The other day a friend called me up saying her boss told her (verbatim) “you pay too much attention to stuff like the brand, let’s make some money on the production of a tv script or an event.” And she was wondering how to respond to that feedback. Really? It’s 2011. Living off the margins is * so * 1990. So is living on old definitions.

Digital agencies, platform agencies, BTL agencies all perform services that are needed, otherwise no one would be paying any of them any money — but is that what you’re interested in being for the rest of your life? Defining (confining?) yourself to a particular form/mode of delivery (medium) can be a dangerously specific thing.

Theodore Levitt of Harvard Business School wrote a paper in 1960 called ‘Marketing Myopia’. Which at its core warns of exactly this — structure, definition, short-sightedness — as the death knell of even the most “innovative” businesses in the best “growth” industries at any given time. It’s sad that 50 years later, we still need to cite that essay (on a side note, forget your HBR and McKinsey Quarterly subscriptions and any of the blogs on either until you get these basics right.)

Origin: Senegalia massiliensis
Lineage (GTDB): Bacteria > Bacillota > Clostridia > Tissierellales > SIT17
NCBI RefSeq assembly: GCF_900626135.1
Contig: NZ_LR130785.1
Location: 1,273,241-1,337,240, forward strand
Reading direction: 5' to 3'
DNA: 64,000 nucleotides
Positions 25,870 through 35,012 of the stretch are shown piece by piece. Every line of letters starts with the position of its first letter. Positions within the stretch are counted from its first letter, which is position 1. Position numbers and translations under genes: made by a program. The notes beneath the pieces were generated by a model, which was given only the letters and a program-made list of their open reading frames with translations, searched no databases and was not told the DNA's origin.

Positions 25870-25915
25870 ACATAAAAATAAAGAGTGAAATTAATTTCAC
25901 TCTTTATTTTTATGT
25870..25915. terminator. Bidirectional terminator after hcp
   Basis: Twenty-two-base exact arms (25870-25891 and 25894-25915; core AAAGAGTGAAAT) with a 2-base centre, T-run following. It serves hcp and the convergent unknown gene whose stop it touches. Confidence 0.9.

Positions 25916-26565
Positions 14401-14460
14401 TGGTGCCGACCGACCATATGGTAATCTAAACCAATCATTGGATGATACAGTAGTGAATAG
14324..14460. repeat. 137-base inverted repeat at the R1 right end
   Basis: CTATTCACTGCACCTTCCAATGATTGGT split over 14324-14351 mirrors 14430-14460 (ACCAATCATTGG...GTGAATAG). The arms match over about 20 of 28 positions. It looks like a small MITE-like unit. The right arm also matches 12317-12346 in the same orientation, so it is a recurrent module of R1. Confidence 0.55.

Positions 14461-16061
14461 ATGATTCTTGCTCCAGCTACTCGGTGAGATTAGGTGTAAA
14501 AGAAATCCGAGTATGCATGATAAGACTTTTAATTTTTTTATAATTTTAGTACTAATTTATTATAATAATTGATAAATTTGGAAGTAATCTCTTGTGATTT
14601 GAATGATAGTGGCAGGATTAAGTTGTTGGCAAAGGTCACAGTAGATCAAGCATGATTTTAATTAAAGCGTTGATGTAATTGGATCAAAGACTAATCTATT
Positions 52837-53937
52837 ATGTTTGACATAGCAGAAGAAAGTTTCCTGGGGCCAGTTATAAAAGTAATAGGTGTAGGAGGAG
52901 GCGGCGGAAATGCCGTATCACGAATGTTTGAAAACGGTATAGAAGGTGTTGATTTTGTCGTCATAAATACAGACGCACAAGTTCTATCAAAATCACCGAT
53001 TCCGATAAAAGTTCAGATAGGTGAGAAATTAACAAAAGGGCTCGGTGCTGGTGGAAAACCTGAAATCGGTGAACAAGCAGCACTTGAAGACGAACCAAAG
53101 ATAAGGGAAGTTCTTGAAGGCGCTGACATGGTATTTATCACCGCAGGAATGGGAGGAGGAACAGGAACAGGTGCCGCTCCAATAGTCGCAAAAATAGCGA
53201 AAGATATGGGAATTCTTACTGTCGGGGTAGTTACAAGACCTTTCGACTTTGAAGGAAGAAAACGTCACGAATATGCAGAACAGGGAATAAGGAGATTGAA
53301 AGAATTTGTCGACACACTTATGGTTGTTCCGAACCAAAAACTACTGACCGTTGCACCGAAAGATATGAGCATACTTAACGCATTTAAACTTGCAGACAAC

I studied aerospace engineering for a bit, and simultaneously attended classes with the schools of electrical engineering, mechanical engineering, information systems management, computer science, French, German, Icelandic myth, psychology, sociology, political science, great power relations, Western European politics, the politics of South and South-East Asia, the challenges posed to civil society by terrorism, the role of technology in development, and many, many more, before I settled on Critical and Media Theory, which as a body of study leaned towards valuing what I do — approach over form. (A joke that occasionally went around was that I was keen on following in the illustrious footsteps of one George P. Burdell. :-) )